* DHS expected to seek proposals later this month
* Replaces canceled Mexican border contract with Boeing
* EADS keen to grow U.S. business
By Andrea Shalal-Esa
WASHINGTON, March 13 General Dynamics Corp
(GD.N), one of the top U.S. weapons makers, is in advanced
discussions with European defense giant EADS EAD.PA about
teaming up to bid for the U.S. government's latest attempt to
secure its southern border with Mexico.
The U.S. Department of Homeland Security is expected to
issue a request for proposals later this month, formally kicking
off the agency's bid to redo a multibillion dollar contract with
Boeing Co (BA.N), that was canceled last year after a series of
technical problems and cost overruns.
Under the proposed teaming agreement, General Dynamics would
be the prime contractor, but EADS would get a significant share
of the work, according to two sources familiar with the
discussions, who were not authorized to speak publicly.
The DHS competition is expected to draw bids from top U.S.
defense contractors, including Lockheed Martin Corp (LMT.N),
Boeing, Raytheon Co (RTN.N), and Northrop Grumman Corp (NOC.N),
most of which will team with other companies.
"In today's market, teaming agreements between U.S.
companies and international partners will definitely become more
of the norm," said one of the sources.
The teaming deal between GD and EADS, maker of Airbus planes
and Eurofighter jets, is part of the European company's ongoing
drive to expand its footprint in the United States, It has won
sizeable contracts building arms for the U.S. Army and U.S.
Coast Guard, but is still far from its goal of generating $10
billion in annual revenue in the United States.
Earlier this month, Sean O'Keefe, chief executive of EADS
North America, said the company was in talks with "an amazing
number" of U.S. firms that want to tap the European company's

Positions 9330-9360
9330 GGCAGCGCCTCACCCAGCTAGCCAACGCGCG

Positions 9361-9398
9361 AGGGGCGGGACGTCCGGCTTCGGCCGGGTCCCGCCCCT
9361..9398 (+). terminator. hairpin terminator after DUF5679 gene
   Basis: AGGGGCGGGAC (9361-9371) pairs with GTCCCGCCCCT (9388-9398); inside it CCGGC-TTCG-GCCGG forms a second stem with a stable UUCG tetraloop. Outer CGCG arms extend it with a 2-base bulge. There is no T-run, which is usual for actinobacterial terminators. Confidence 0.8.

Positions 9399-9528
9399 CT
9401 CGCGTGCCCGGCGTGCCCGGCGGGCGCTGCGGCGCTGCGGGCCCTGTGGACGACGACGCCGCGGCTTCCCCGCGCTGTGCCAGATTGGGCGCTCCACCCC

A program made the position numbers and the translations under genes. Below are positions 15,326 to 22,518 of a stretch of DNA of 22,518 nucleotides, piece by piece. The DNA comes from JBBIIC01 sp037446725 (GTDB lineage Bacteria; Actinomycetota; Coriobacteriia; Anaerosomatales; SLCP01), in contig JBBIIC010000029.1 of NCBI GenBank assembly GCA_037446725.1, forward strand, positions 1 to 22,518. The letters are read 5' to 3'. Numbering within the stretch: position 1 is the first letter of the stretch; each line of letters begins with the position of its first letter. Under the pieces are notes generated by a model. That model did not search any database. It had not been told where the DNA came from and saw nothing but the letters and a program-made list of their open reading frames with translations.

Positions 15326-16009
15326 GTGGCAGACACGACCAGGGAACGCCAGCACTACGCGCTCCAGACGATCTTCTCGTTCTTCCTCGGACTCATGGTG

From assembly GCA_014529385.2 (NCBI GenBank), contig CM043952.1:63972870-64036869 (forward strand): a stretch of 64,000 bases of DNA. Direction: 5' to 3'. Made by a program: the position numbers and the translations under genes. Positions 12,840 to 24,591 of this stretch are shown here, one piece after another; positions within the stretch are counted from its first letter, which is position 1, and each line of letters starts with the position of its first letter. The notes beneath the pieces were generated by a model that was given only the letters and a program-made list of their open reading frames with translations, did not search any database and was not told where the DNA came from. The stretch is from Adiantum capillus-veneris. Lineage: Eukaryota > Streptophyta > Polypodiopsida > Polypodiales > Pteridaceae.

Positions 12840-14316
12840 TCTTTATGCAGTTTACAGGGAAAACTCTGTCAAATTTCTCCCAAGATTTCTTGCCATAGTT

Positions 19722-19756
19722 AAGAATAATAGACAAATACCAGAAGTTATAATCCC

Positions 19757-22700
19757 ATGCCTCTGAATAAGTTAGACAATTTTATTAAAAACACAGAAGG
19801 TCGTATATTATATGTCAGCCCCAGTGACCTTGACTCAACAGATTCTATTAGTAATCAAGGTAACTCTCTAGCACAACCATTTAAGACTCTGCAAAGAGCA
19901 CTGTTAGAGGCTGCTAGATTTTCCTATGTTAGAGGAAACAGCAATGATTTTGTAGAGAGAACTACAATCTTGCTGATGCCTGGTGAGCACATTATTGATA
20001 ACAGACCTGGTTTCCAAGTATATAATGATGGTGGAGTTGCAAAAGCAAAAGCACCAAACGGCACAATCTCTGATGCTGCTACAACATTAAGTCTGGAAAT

global expertise. [ID:nL5E8E6A9J]
EADS partnered with Northrop to win a 179-tanker plane order
from the Air Force in 2008, but the partnership fell apart after
the Pentagon first scrapped the deal, then revamped the rules
for rerun. EADS later submitted a solo bid, but lost out to
Officials at EADS and General Dynamics, maker of everything
from business jets to nuclear-powered submarines, declined
comment on any teaming agreements before any proposals are
submitted to DHS, saying such deals were competition-sensitive.
TEAMING MAKES SENSE
The DHS contract is valued at around $1 billion initially,
but with the potential to grow dramatically in coming years.
The teaming agreement could benefit both companies, said
Daniel Goure, analyst with the Virginia-based Lexington
Institute, noting that GD was an established integrator in the
United States, while EADS had a lot of practical experience with
security systems and equipment in Europe and the Middle East.
He said the border security program was less capital
intensive than bidding for a new military platform, which
lowered the financial risk for both companies in case DHS
changed its mind again. It was also less politically charged
than the tanker competition, he said.
"This is very sensible and it makes perfect sense for both
companies," Goure said. "It's not as politically sensitive, and
it's less of a financial risk."
After years of technical challenges on the previous
Boeing-led program, the Department of Homeland Security is now
focused on setting up a simplified network that knits together
commercially available, "off-the-shelf" radars, cameras and
other sensors to beef up security along the U.S.-Mexico border.
If the program succeeds, analysts say DHS could expand it to
a larger area along the southern border, and to select areas
along the U.S.-Canadian border.
General Dynamics runs a similar communications and control
system for the U.S. Coast Guard, while EADS two years ago won a
huge deal securing Saudi Arabia's 9,000 kilometers of border,
including mountains, deserts and sea.
The two companies have been in discussions about a joint bid
for some time, but are not expected to finalize the deal until
both sides have a chance to review a request for proposals,
which DHS is expected to release around March 26.
(Reporting By Andrea Shalal-Esa; Editing by Tim Dobbyn)
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